Archive for Wednesday, August 9, 2000

Vinland ready for old-fashioned fun

Fair will include home-cooked meals, farm skills competitions

August 9, 2000

Advertisement

Homemade apple, peach and cherry pies, nail-driving contests and tug-of-war matches are some of the traditions that have carried on here for almost 100 years.

Those traditions and more are featured at the 93rd annual Vinland Fair that starts Thursday and continues through Saturday. The fair's events and exhibits will take place at the Vinland Fairgrounds, about 5 miles north of Baldwin and north of the Vinland School.

Mary Lou Brown, left, Vinland, gets help from April Robbs, 11,
center, and Cyndi Woodhead, 13, Tuesday night as they help set up
the exhibition barn at the Vinland Fairgrounds. The 93rd Vinland
Fair begins Thursday.

Mary Lou Brown, left, Vinland, gets help from April Robbs, 11, center, and Cyndi Woodhead, 13, Tuesday night as they help set up the exhibition barn at the Vinland Fairgrounds. The 93rd Vinland Fair begins Thursday.

Jerry Moore, who has helped with the fair since 1960, said the fair is filled with old-fashioned fun.

"It's a community get-together and there's a lot of visiting," he said. "It's a great time to see people you don't see all the time."

Thursday's activities begin with an all-day antique engine show. The old-time farm skills competition, which features log-sawing and nail-driving events, starts at 2 p.m. A talent show takes the stage at 6:30 p.m., followed by the band Lonesome Hobos at 8 p.m.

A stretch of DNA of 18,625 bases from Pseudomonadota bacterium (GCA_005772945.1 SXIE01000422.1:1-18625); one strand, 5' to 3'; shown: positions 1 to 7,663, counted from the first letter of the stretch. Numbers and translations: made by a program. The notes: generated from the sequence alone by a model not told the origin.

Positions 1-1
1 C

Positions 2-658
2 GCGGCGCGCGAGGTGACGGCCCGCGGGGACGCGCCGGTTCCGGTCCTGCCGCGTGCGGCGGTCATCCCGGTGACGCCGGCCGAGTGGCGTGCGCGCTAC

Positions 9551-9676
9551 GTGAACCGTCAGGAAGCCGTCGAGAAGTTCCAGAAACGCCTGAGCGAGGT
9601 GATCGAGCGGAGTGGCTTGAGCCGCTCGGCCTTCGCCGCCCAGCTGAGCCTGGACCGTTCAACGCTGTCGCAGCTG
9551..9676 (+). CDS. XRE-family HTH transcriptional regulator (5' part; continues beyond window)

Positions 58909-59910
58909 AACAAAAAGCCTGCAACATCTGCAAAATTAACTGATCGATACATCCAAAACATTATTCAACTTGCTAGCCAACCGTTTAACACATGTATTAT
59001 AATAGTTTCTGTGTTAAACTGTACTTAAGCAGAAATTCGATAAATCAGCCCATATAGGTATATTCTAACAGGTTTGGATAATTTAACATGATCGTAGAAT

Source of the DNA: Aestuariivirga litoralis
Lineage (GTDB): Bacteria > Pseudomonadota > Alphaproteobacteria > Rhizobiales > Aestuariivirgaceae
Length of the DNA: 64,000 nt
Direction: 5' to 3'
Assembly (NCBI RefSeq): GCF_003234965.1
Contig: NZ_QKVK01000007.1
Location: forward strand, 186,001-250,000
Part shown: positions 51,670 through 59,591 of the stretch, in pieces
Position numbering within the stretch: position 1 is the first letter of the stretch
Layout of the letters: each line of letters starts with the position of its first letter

Other fair events include livestock exhibits and children's games at noon and an antique tractor weigh-in at 3 p.m. Friday.

Moore said Saturday's lineup also has several "must-see" events such as the horseshoe pitching, ice cream and back-seat driver contests. The latter, he said, has become quite popular.

"The driver is blindfolded. Usually it's the wife who sits behind in a little trailer and has to tell him where to go," he said.

The fair is well-known for the homemade food that volunteers spend days making.

"The food is really famous. People seem to really like the home cooking," Moore said.

On Thursday, the Kansas Grassroots Art Assn. will serve a spaghetti and meatballs dinner. Community volunteers will serve a homemade chicken and noodles dinner Friday and a pan-fried chicken dinner Saturday. There is a small fee for the dinners.

There is no admission fee for the fair. Fair organizers will sell T-shirts and pins with the fair's logo to raise money for next year's event.

Commenting has been disabled for this item.